See also Israel: Abbas Refusal to Discuss "Jewish State" Torpedoing Talks - Raphael Ahren
    By refusing to even discuss recognizing Israel as a Jewish state, PA President Mahmoud Abbas is destroying any chances of reaching a peace agreement, a senior Israeli official said Wednesday. "President Abbas' stubborn refusal to discuss mutual recognition between two nation-states stands in stark contrast with Prime Minister Netanyahu's willingness to recognize a Palestinian state and his agreement that all of the core issues can be raised in the talks," the official said. (Times of Israel)
  • Shots Fired at Border Police Post near Jerusalem
    Shots were fired at a border police guard post in Atarot, north of Jerusalem, on Thursday. There were no injuries, but the guard post was damaged. 13 bullets from an M-16 rifle were found. (Jerusalem Post)
  • Egypt to Build Anti-Terror Fence around El-Arish in Sinai - Ariel Ben Solomon
    Egypt began constructing a security barrier around the city of El-Arish in Sinai in order to prevent terrorism, Egypt's Al-Masry Al-Youm reported Wednesday. Security sources said the fence would encircle the city, allowing access through 10 entrances. The gates will be equipped with surveillance cameras and electronic devices to detect explosives. (Jerusalem Post)
Global Commentary and Think-Tank Analysis (Best of U.S., UK, and Israel):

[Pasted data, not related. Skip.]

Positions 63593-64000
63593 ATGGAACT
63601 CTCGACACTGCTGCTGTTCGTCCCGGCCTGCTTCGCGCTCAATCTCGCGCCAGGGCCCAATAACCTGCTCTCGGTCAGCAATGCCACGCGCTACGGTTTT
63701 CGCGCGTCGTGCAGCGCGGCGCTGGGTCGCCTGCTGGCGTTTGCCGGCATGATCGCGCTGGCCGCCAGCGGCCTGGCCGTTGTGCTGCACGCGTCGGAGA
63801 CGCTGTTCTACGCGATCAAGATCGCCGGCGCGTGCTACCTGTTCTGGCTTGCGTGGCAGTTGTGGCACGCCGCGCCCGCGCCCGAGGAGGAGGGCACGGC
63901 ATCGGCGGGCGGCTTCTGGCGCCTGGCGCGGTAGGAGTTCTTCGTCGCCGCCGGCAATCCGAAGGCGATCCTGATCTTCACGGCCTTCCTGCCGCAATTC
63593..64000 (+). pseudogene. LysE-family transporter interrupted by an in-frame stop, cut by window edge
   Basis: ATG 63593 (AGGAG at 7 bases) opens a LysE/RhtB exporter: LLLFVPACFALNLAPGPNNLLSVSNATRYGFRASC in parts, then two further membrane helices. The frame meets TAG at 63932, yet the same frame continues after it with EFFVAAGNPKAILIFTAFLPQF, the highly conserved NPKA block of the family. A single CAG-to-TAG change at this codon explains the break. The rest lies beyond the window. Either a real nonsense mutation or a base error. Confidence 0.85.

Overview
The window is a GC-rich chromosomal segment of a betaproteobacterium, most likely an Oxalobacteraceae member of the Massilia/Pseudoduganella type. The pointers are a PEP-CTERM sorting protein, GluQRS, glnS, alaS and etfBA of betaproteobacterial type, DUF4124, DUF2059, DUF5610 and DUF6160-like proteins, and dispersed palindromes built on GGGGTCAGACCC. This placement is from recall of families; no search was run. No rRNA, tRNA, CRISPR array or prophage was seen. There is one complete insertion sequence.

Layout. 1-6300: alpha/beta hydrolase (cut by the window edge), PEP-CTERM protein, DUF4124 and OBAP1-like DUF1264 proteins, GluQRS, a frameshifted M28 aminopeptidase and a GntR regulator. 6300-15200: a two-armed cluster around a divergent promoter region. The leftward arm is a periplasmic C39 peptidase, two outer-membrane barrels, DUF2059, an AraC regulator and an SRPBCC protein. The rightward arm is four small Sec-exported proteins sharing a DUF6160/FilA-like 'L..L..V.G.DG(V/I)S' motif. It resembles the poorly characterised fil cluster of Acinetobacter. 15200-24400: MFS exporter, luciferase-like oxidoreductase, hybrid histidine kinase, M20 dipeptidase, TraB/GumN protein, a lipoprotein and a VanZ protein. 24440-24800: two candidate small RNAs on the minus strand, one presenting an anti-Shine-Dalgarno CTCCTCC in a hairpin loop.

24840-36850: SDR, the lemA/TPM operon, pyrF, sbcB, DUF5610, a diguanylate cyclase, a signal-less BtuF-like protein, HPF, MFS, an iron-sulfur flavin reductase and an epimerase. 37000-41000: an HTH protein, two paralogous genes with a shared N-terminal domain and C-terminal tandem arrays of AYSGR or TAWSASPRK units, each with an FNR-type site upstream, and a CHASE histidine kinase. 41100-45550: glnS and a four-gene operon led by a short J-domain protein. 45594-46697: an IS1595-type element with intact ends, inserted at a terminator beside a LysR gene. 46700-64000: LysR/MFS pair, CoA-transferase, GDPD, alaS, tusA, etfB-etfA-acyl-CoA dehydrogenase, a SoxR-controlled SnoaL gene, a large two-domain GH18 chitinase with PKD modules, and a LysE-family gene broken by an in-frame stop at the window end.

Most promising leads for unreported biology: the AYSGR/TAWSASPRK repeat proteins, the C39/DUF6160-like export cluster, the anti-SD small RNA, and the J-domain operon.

• How Vladimir Putin Sees the Middle East - Michael Doran
    When Russian Foreign Minister Sergei Lavrov stepped forward last September with an offer to strip Syria's Bashar al-Assad of his chemical weapons, President Obama saw the move as a breakthrough. Secretary of State John Kerry and Lavrov also conspired to launch Geneva II, a peace conference designed to find a diplomatic solution to the Syrian civil war. In the dawning new era, Syria was seen by the White House as a prototype: a model for stabilizing the Middle East. If successful, it could be applied to other problems in the region, including the Iranian nuclear program.
        Just six months later, the new model is collapsing. In fact, it never had a chance. In Putin's view, all accommodations with the U.S. are tactical maneuvers in a struggle for the upper hand. The Kremlin sees itself as the great-power patron not just of the Assad regime but also of Iran and Hizbullah - the entire Resistance Alliance.
        In the end, Putin will never sell out Tehran and Damascus in order to win compliments in Washington; if forced to choose, he will always side with the former against the latter, and will certainly leave them in no doubt that Russia is their most dependable friend in the UN Security Council. It is this fact that makes Russia a revisionist power in the Middle East and the permanent adversary of the U.S.